The Holocaust Memorial Center in Farmington Hills, Michigan
The museum reflects the horrors of one of history’s worst genocides. Its design has been described by the Wall Street Journal as “as disturbing as what it portrays.”
The memorial center features an Eternal Flame, Eastern European shtetl life, and other exhibits. It also hosts events, including learning & leadership programs, institution tours, and virtual museum experiences.
What to Expect
The Holocaust Memorial Center, also known as the HC, is an important cultural and educational institution in Metro Detroit. The HC is a multi-faceted facility that includes core exhibits, a research center, and archives. The HC serves students, educators, families, and community members by educating people about the history of the Holocaust and other forms of prejudice and discrimination.
The HC is located on the campus of the Jewish Community Center in Farmington Hills, Michigan. It was first founded in 1984 and moved to the new facility in 2004 after outgrowing its former home.
The HC’s exhibits are designed to take visitors on an historical journey beginning with European Jewish culture and ending with Adolf Hitler’s attempt to exterminate Jews in the Holocaust. The HC exhibits include artifacts, photos, videos, and audio presentations.
The museum is open to everyone and has no admission cost. Visitors will be given a tour guide and a booklet that contains information about the exhibits.
The exhibition starts off with an illustrated tracing of Jewish history. It then leads to a replica of a shtetl, which showcases typical Jewish homes, shops, and synagogues.
The next section explains the spread of concentration camps and extermination camps that began to be built in 1933. This portion of the exhibition is very powerful and will give you a glimpse into the horrors that many people suffered during this period. It also shows how the Nazis used propaganda to persecute the Jews. This part of the exhibit will also make you realize that it is never too late to stand up against racism and hate.
Despite the tragic losses that occurred before, during and after the Holocaust, Jewish people are resilient. They’ve rebuilt their lives, and they’ve regrown their families.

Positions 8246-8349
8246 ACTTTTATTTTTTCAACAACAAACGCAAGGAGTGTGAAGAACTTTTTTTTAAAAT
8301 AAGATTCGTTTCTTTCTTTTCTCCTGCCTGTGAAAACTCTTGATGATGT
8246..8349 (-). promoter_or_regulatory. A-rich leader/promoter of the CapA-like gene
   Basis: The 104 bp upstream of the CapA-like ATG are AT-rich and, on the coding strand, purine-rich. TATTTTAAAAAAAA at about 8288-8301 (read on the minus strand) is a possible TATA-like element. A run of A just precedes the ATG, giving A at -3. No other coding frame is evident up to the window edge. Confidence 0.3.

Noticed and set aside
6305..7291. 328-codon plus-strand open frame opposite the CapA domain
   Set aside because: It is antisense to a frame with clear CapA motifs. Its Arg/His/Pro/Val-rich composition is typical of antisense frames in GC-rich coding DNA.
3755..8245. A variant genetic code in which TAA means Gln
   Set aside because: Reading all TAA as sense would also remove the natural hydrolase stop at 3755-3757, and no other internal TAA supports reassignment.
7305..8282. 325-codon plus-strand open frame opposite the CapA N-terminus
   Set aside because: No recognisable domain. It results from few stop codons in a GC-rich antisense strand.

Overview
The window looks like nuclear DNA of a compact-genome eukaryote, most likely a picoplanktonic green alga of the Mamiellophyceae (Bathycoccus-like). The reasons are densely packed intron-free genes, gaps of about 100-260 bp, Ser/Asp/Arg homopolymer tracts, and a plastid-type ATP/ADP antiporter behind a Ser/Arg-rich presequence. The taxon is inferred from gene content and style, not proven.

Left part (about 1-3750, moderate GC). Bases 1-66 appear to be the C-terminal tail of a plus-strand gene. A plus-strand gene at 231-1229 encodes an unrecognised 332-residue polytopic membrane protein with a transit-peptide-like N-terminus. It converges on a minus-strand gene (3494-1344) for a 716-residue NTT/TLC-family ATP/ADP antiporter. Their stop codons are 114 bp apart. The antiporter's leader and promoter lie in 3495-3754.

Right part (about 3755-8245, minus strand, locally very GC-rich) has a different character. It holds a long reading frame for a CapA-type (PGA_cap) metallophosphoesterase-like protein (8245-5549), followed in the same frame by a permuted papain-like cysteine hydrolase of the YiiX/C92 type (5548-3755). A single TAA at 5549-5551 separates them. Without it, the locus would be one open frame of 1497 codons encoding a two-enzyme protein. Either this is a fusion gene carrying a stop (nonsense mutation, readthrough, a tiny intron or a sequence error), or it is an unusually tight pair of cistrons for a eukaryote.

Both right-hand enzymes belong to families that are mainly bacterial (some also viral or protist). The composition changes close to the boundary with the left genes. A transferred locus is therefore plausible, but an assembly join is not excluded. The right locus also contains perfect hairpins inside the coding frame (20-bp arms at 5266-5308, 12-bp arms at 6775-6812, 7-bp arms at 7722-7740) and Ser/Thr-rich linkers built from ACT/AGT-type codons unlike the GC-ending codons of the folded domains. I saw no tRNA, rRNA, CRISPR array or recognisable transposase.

Although there are fewer survivors left to share their stories with us, the Museum does host speakers throughout the year. They offer prompts for visitors to delve deeper into Survivor stories, and themes of resistance and survival.
The Museum also hosts a virtual resource called Voice Vision, an audio-described tour of two of the Museum’s key spaces, Hall of Witness and Hall of Remembrance. This free audio tour was developed in partnership with the American Council of the Blind. It can be accessed through the Holocaust Museum’s website. The site offers digital Holocaust resources and links to the New York Tolerance Center, the Center for Human Dignity in Jerusalem and other social justice organizations.
The Holocaust Memorial Center (HC) is a place to remember the past and promote inclusivity, equality and fairness for the future. The organization accomplishes this through museum exhibits, research and education, and in-person and virtual programs.
The core exhibit of HC features artifacts from the Holocaust and Jewish history. The exhibit is organized into a circular room that leads into an interactive guide to global Jewish history, starting in 2000 BCE and ending in 2001.
One notable exhibit is “The Book Smugglers,” which showcases the work of artist Erich Lichtblau-Leskly. While imprisoned in Theresienstadt, he used art and satire to adapt and resist Nazi persecution. The exhibit also highlights a number of famous people who helped Jewish displaced persons, including Emma Schaver, Louis Berry and Mabel Giszezak.
The museum is a great place to learn about the Holocaust. It educates visitors about how hatred, discrimination, and misinformation helped fuel a genocide that was both terrifying and devastating to the world. The museum also promotes inclusivity and equality to the world today.
The HC features core exhibits, research libraries, archives, and an art gallery. The facility reaches out to over 100,000 people each year through teacher trainings, virtual museum experiences, and in-person visits to the memorial.
As the only Holocaust museum in Michigan, it’s a popular spot for school field trips and other tours. It’s currently undergoing a complete renovation of its current core exhibit, which is expected to reopen early next year. Until then, the HC is offering free admission to everyone because of the recent rise in antisemitism incidents around Metro Detroit.